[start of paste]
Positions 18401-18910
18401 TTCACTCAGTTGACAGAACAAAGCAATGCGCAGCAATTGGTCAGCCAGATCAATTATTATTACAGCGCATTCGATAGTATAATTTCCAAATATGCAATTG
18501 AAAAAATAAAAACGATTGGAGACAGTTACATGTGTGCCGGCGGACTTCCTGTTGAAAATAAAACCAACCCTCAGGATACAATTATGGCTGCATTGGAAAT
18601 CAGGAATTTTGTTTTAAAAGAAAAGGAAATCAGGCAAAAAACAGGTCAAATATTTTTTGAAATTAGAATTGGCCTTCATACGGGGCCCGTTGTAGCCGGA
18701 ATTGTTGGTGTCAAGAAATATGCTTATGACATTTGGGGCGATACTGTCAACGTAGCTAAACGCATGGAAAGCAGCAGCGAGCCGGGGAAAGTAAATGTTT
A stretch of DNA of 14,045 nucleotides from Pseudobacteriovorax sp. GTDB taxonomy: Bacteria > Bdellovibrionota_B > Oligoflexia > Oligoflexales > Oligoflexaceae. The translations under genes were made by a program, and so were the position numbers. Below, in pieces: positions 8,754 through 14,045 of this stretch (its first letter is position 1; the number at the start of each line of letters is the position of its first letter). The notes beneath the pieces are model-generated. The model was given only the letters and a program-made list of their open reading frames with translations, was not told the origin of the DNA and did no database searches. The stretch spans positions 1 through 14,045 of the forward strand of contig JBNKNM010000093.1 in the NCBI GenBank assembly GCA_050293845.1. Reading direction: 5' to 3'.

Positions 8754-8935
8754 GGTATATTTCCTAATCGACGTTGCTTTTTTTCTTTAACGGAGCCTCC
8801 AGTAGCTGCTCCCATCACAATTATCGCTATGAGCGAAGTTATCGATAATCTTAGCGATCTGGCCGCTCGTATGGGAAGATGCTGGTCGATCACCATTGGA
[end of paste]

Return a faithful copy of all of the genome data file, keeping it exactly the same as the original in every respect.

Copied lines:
Positions 18401-18910
18401 TTCACTCAGTTGACAGAACAAAGCAATGCGCAGCAATTGGTCAGCCAGATCAATTATTATTACAGCGCATTCGATAGTATAATTTCCAAATATGCAATTG
18501 AAAAAATAAAAACGATTGGAGACAGTTACATGTGTGCCGGCGGACTTCCTGTTGAAAATAAAACCAACCCTCAGGATACAATTATGGCTGCATTGGAAAT
18601 CAGGAATTTTGTTTTAAAAGAAAAGGAAATCAGGCAAAAAACAGGTCAAATATTTTTTGAAATTAGAATTGGCCTTCATACGGGGCCCGTTGTAGCCGGA
18701 ATTGTTGGTGTCAAGAAATATGCTTATGACATTTGGGGCGATACTGTCAACGTAGCTAAACGCATGGAAAGCAGCAGCGAGCCGGGGAAAGTAAATGTTT
A stretch of DNA of 14,045 nucleotides from Pseudobacteriovorax sp. GTDB taxonomy: Bacteria > Bdellovibrionota_B > Oligoflexia > Oligoflexales > Oligoflexaceae. The translations under genes were made by a program, and so were the position numbers. Below, in pieces: positions 8,754 through 14,045 of this stretch (its first letter is position 1; the number at the start of each line of letters is the position of its first letter). The notes beneath the pieces are model-generated. The model was given only the letters and a program-made list of their open reading frames with translations, was not told the origin of the DNA and did no database searches. The stretch spans positions 1 through 14,045 of the forward strand of contig JBNKNM010000093.1 in the NCBI GenBank assembly GCA_050293845.1. Reading direction: 5' to 3'.

Positions 8754-8935
8754 GGTATATTTCCTAATCGACGTTGCTTTTTTTCTTTAACGGAGCCTCC
8801 AGTAGCTGCTCCCATCACAATTATCGCTATGAGCGAAGTTATCGATAATCTTAGCGATCTGGCCGCTCGTATGGGAAGATGCTGGTCGATCACCATTGGA